Meeting milestones and ticking off achievements: Is that the true measure of success?
Writer & Curator
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While I’ve never thought of myself as someone who has it all figured out. On paper I’ve done a lot, so as my calendar was rolling around to this ‘milestone age’, I honestly felt pretty satisfied.
Acknowledging how lucky I was to feel that way, I started to ponder why significant life events tend to be associated with negative emotions… Milestones often prompt us to reflect on things like career, relationships and whatever else we manage to avoid in our day-to-day lives.
And I realised I probably felt ok turning 30 because, according to our capitalist society, my list of accolades represented a decade of time well spent.
I wondered if the idea of ‘having your shit together’ is really just a measure of our achievements? Or if there is something we’re all missing about how we define the meaning of success?
Writer and interviewer Madeleine Dore made her career out of questions like this, when she started her platform Extraordinary Routines. Creatives emerging in the 2010s, will remember scrolling her Instagram account, which was full of thoughts, feelings and advice from some of Australia’s most successful creatives.
Madeline recently published a book titled ‘I Didn’t Do The Thing Today: On letting go of productivity guilt.’, which she describes as ‘an antidote to our obsession with business’.
Like many of us are, Madeline was curious to find the ‘perfect way’ to start a successful career, but she found that a one size fits all approach did not exist.
‘A decade ago, building a career felt really difficult to envision’, said Madeline. ‘I wanted to find ‘the recipe’, to build my career by what other people had done, but I realised you can’t recreate a recipe when you've got different ingredients. So what became more interesting was looking at how to find your own way of doing things.’
Prescriptive ideas about what our lives should look like are nothing new. The internet grants us so much access to each other’s lives, that there are endless prospects at our fingertips. In many ways that has been a great thing, but at the same time, collectively, we are struggling to detach from external markers of success.
I asked Madeline if any of the creatives she’d interviewed related to that feeling. ‘It was evident early on that no one had it all figured it out’, she responded.
‘The people I’d put on a pedestal would whisper to me and say: I procrastinate or I waste time too… So it was interesting to hear them share their perceived weaknesses, and things that we glorify as a society, like overwork.’
‘We emphasise the importance of doing without making space for idleness and thinking time. Instead we call it laziness or procrastinating.
But it's fruitful thinking, because it means we can contemplate all the things we’re currently doing and the things we want to be doing - we get to ask ourselves what really matters?’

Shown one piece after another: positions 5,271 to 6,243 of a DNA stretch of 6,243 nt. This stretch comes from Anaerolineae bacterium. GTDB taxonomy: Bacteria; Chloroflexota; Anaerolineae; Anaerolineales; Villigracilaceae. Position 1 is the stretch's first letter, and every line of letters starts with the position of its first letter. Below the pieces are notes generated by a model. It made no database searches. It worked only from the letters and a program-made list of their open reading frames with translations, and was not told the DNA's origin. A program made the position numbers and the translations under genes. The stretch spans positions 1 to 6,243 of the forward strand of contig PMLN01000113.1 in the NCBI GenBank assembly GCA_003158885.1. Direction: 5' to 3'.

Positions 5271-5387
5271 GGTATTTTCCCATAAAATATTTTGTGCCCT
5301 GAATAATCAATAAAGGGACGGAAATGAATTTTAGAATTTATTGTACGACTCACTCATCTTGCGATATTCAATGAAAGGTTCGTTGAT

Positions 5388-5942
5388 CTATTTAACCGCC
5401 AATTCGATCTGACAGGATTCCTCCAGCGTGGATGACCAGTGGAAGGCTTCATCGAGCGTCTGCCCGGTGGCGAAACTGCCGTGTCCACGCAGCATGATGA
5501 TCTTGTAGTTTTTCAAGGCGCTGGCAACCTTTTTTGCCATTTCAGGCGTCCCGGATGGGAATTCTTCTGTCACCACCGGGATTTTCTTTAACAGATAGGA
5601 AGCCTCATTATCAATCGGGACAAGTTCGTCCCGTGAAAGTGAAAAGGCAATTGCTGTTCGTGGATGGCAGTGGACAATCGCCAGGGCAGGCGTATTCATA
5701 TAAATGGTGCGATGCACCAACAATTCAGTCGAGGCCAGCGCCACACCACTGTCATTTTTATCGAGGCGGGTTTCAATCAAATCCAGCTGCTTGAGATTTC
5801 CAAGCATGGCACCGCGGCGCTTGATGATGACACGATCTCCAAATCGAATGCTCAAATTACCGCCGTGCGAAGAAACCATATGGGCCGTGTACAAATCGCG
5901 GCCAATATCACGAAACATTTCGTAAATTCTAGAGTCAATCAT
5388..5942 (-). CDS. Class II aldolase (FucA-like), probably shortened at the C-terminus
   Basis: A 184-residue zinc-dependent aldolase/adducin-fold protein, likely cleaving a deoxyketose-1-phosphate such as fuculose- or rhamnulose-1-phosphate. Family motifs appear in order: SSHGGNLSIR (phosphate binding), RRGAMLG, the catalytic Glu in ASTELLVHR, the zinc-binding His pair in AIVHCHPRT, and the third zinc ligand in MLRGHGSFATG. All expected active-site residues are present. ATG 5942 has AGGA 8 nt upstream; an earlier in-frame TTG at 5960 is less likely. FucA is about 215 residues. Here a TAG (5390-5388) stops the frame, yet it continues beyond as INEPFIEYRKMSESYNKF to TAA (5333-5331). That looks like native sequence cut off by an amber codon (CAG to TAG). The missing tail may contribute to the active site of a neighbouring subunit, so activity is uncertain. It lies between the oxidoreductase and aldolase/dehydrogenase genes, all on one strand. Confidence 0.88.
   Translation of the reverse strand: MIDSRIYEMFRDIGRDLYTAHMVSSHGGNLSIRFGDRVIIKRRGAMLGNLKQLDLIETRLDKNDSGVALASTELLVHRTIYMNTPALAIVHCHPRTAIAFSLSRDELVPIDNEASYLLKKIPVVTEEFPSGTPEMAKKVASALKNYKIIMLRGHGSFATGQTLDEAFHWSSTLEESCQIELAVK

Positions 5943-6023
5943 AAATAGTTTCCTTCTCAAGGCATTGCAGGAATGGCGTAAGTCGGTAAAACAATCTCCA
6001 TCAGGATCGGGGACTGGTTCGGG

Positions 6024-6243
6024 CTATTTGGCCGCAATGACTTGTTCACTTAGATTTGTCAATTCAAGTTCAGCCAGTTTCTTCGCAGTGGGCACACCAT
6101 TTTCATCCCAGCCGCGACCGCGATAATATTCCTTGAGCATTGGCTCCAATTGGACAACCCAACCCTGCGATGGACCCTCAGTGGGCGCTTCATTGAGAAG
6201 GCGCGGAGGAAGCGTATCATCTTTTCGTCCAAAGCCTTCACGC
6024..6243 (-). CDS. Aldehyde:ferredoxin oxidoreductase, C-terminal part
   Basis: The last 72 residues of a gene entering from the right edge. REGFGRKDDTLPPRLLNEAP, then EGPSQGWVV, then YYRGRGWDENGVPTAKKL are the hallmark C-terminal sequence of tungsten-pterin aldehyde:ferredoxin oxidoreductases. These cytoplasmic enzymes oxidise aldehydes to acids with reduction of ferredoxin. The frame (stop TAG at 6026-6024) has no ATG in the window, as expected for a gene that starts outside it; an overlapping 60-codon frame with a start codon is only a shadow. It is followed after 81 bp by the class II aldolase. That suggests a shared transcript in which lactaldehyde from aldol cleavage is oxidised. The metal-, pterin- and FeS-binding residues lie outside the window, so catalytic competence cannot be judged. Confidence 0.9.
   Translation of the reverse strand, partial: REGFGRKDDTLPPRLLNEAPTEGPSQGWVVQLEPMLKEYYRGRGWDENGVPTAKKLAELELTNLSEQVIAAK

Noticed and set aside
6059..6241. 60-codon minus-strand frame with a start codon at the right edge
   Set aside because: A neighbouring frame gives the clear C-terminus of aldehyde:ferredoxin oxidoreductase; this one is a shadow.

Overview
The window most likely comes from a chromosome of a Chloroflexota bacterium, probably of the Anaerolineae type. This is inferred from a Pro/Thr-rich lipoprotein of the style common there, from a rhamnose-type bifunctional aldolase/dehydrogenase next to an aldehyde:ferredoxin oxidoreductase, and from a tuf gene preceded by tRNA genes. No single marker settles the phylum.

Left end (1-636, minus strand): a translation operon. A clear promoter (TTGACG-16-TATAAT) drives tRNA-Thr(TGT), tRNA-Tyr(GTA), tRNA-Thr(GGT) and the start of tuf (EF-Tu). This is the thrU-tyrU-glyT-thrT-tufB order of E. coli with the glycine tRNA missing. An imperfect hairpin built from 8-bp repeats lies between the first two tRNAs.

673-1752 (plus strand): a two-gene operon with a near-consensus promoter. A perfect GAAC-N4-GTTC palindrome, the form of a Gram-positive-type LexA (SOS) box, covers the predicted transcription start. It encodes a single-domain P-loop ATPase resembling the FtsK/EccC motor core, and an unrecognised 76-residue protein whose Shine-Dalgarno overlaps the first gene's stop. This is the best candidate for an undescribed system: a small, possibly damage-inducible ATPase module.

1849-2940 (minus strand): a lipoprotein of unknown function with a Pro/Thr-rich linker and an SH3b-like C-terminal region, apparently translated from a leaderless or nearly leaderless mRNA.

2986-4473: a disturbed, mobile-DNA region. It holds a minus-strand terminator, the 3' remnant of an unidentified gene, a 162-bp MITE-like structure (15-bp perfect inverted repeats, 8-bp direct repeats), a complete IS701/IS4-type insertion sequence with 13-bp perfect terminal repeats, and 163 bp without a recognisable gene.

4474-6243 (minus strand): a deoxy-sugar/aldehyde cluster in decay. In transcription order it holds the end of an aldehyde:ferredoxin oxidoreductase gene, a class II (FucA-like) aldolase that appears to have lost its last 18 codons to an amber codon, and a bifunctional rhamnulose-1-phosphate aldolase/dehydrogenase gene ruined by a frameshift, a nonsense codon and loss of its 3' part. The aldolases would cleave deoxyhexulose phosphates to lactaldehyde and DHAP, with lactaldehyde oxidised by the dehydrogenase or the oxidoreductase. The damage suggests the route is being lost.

When Demi Kotsoris started ‘The Millennial Crisis’ in 2018, she was experiencing a period of idleness. She realised the toll that measuring herself against other people’s success was having, and started the project as a podcast to really focus on the things, and people, that she was drawn to regardless of conventional ideals.
‘One of my first interviews was with a guy who was in his 40s. He had kids and a mortgage, and had just quit his job to take a gap year, or a sabbatical as he called it—he’d never taken one’, said Demi.
‘I thought that was the coolest thing ever, whereas other people in his life thought he was crazy and I think that’s because from a young age we’re told that there’s only one way to succeed, and not to think critically.’
‘We're taught to follow the rules and because of that we feel crazy if we do something different or question the paths set out for us. But milestones are subjective and the more you wrap your head around that the easier it gets.’
As a self-confessed workaholic, the idea of taking time out to reassess is something I struggle with. There is a sense of urgency to keep moving forward, even when the expectations I’ve set for myself are unachievable.
Sharing those feelings with Madeline, she responded that: ‘we all have ambitions—they're great; they feel fulfilling. But we also need to be realistic. And what that means is remembering that small steps add up to big things.
‘Consistency can feel inconsistent if you look at it across a day, week or month, but across years—it adds up. So if you're an expectation realist, you can even see rest as an expectation. That’s important to remember, rather than trying to do everything at once.’
With so many years of research about what motivates us behind her; the perfectionist in me had to ask if Madeline had ever arrived at a definition for what it means to have your shit together?
‘It's a good question’, she began. ‘Because, how I define having your shit together is about accepting the fact that you're never going to feel like you have your shit together. Even the people with babies or mortgages and ‘successful’ careers don't feel like that - it all introduces its own set of challenges.
'Life is actually about how we meet those challenges. And dealing with our own…shit.’
We both laughed, before Madeleine concluded: ‘Having your shit together, is another word for perfection. So by acknowledging that perfection means ‘complete’, and our lives are never complete - and we don't want them to be, because that means we have reached the end - we can see that actually, it's the tensions, struggles and stumbles, that are the very things that could make us.
'Meeting those challenges is the very best we can do. And that’s going to look different for everyone.’
Writer & Curator